Why the rate loading Mr Lender?
Author: Andy Bedford » Publish Date: 26 October 2009
When a mortgage broker arranges a mortgage for a borrower the commission they receive (if they take the commission as opposed to a fee) is not standardised but there is however only a limited difference from lender to lender. Typically the percentage is about 0.3 to 0.35% for a residential mortgage with good credit, 0.40 to 0.45% for buy to let mortgages, and slightly higher for adverse credit applications.
Why then are several banks, one of which I won’t name but is almost entirely government owned (guess who?) is loading rates available via intermediaries by anything up to 1% against an equivalent product available through them direct? If these lenders are proposing that it costs them more to accept intermediary applications this is farcical.
They may argue that the intermediary market would simply direct too much business to them which they don’t have funds to supply. This is plausible but I think it is actually pricing intermediary products out of the market to attract business from consumers direct who can then be goat herded into higher rate products with down valuations and clandestine credit scoring, or even lower rate products with ridiculous fee’s which are more expensive in reality. Without a broker to argue the case and guide on fee’s most people will simply accept being cascaded to a higher rate without asking difficult questions, or being declined an application having paid for valuations and the like.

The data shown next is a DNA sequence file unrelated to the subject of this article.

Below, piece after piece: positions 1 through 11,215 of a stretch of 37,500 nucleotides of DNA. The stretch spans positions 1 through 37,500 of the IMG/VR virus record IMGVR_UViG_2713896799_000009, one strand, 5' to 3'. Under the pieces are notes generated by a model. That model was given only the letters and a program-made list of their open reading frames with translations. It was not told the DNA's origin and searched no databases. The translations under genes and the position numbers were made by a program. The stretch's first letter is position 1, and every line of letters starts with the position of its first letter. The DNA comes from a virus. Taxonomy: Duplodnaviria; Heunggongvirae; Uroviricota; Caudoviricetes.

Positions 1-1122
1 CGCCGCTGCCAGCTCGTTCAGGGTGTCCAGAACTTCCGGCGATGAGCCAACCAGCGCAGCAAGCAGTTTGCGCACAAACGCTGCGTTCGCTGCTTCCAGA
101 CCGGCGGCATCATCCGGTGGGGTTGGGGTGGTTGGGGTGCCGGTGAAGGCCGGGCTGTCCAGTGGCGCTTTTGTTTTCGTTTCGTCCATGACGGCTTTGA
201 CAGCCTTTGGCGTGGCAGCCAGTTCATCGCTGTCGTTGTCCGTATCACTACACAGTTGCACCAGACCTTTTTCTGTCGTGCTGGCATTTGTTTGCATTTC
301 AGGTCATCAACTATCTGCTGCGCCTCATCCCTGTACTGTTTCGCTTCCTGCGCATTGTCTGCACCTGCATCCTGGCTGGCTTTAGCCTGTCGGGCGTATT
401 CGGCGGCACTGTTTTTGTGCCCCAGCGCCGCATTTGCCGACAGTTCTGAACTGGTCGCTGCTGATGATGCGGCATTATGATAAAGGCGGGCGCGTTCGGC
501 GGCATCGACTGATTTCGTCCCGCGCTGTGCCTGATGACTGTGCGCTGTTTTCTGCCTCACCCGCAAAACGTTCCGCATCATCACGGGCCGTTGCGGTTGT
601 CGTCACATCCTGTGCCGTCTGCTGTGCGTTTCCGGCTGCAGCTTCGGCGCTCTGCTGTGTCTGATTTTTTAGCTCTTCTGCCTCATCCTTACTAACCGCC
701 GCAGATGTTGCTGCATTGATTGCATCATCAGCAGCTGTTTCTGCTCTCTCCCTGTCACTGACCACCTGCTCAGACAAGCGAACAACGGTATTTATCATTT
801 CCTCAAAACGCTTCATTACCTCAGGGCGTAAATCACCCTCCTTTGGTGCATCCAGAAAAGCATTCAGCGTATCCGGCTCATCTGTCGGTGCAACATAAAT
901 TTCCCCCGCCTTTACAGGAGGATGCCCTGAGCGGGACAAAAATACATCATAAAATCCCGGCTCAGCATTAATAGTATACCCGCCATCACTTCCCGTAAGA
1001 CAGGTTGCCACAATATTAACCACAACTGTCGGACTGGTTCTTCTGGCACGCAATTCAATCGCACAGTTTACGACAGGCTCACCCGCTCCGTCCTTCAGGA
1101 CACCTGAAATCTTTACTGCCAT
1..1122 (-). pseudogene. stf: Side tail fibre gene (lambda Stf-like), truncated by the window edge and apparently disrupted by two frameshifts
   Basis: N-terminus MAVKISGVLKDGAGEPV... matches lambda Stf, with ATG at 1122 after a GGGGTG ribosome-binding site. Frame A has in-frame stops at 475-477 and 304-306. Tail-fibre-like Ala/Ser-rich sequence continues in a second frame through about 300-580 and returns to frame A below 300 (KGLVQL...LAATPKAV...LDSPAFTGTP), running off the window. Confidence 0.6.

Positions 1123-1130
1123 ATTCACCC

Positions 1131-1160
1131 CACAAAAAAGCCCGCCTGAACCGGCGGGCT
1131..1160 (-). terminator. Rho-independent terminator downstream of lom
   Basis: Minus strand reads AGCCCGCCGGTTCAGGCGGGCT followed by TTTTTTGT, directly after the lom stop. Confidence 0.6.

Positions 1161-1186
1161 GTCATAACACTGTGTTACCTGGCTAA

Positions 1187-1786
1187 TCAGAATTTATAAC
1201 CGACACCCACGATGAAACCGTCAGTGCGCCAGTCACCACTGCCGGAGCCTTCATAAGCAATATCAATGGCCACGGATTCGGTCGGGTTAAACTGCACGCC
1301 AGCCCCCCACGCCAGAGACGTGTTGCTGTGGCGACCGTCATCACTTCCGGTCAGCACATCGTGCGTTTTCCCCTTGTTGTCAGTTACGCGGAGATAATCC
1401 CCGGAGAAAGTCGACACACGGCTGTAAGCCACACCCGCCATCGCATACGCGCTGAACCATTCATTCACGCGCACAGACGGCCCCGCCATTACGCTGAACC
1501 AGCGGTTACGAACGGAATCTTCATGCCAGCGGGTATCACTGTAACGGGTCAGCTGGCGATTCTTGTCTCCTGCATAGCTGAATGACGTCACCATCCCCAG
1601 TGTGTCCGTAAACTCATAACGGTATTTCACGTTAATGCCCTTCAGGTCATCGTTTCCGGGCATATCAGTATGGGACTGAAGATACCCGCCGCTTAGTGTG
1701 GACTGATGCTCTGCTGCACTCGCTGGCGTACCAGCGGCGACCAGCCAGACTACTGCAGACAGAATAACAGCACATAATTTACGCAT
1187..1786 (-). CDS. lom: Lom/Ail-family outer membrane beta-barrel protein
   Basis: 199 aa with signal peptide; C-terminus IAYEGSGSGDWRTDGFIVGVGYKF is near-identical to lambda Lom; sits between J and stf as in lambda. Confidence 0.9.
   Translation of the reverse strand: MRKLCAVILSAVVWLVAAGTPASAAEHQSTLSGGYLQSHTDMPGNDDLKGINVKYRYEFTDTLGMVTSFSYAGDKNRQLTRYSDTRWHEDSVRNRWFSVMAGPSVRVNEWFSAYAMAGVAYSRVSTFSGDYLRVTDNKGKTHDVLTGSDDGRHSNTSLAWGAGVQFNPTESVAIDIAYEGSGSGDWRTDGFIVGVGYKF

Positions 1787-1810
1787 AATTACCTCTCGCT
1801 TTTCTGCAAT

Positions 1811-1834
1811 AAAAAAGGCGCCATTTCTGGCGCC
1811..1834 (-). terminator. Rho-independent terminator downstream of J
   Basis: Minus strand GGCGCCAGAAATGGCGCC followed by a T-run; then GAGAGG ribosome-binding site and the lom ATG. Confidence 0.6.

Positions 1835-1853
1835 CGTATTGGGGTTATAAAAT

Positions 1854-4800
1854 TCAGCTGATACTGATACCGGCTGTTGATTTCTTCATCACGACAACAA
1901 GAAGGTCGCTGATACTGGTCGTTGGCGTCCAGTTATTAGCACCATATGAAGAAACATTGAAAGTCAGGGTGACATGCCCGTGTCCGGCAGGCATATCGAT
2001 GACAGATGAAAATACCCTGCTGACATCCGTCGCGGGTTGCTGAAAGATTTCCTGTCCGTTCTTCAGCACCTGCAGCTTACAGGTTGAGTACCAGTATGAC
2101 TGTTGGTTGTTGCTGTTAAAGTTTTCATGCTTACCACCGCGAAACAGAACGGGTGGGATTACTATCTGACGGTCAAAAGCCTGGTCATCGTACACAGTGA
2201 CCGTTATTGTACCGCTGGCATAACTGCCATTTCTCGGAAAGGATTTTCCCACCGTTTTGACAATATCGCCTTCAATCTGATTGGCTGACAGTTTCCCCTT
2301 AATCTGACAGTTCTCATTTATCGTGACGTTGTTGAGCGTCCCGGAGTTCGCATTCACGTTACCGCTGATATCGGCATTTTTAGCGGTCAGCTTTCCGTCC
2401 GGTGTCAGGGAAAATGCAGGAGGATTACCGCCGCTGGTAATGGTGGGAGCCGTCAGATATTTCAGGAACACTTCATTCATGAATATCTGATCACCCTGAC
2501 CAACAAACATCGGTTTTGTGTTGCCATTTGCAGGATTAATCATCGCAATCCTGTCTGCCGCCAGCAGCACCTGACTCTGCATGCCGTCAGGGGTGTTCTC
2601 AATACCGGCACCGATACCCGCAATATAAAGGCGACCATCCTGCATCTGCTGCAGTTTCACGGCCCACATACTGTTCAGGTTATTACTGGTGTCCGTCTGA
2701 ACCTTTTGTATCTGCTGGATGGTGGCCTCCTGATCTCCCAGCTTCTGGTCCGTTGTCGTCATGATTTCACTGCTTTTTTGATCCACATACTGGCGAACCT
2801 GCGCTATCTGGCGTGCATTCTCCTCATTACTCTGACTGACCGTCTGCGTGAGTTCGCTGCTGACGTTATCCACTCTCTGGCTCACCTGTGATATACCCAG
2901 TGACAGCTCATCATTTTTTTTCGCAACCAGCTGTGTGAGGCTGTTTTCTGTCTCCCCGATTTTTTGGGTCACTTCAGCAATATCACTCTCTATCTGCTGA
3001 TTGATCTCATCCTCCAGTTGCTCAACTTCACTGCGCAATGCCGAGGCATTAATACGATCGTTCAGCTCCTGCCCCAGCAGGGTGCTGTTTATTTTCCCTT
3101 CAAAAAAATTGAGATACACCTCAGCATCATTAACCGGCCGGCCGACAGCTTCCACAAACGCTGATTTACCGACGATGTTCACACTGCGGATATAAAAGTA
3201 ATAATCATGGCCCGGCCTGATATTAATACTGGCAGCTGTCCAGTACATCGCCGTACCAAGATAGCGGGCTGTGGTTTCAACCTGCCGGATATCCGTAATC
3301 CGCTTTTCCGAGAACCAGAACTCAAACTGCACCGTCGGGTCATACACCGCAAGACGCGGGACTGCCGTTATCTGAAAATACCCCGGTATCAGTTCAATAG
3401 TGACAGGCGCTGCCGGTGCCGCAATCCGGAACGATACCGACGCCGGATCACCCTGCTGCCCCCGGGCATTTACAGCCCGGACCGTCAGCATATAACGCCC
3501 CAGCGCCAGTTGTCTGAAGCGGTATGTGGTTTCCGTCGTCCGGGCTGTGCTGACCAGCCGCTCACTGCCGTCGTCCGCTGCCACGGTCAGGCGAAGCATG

I want someone to actually put the question to these banks, how is this rate loading fair practice and why is it in place? Because to the educated it seems to be the intention to get mortgage advisors out of the market so that dodgy products can once again be sold in bulk. Just look at the return of long early repayment charges on market leading rates as a sign that lenders are looking for ways to lock customers into potentially crippling mortgage rates.